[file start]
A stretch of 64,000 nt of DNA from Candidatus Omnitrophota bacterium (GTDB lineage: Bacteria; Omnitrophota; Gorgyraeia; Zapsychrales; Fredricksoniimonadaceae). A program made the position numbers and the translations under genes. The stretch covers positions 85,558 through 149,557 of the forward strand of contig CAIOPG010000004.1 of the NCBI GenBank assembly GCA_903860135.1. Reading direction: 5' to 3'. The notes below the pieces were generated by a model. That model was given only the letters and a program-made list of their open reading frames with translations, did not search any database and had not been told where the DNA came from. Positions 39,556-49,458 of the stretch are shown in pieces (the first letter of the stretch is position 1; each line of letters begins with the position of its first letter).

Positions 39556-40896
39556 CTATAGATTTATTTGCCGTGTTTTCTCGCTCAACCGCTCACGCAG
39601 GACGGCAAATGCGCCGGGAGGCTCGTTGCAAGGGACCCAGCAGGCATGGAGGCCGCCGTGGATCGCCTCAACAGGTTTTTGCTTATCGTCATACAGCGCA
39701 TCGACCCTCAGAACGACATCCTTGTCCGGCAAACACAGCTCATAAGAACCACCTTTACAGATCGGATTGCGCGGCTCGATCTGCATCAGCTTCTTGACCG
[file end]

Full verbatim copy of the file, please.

A stretch of 64,000 nt of DNA from Candidatus Omnitrophota bacterium (GTDB lineage: Bacteria; Omnitrophota; Gorgyraeia; Zapsychrales; Fredricksoniimonadaceae). A program made the position numbers and the translations under genes. The stretch covers positions 85,558 through 149,557 of the forward strand of contig CAIOPG010000004.1 of the NCBI GenBank assembly GCA_903860135.1. Reading direction: 5' to 3'. The notes below the pieces were generated by a model. That model was given only the letters and a program-made list of their open reading frames with translations, did not search any database and had not been told where the DNA came from. Positions 39,556-49,458 of the stretch are shown in pieces (the first letter of the stretch is position 1; each line of letters begins with the position of its first letter).

Positions 39556-40896
39556 CTATAGATTTATTTGCCGTGTTTTCTCGCTCAACCGCTCACGCAG
39601 GACGGCAAATGCGCCGGGAGGCTCGTTGCAAGGGACCCAGCAGGCATGGAGGCCGCCGTGGATCGCCTCAACAGGTTTTTGCTTATCGTCATACAGCGCA
39701 TCGACCCTCAGAACGACATCCTTGTCCGGCAAACACAGCTCATAAGAACCACCTTTACAGATCGGATTGCGCGGCTCGATCTGCATCAGCTTCTTGACCG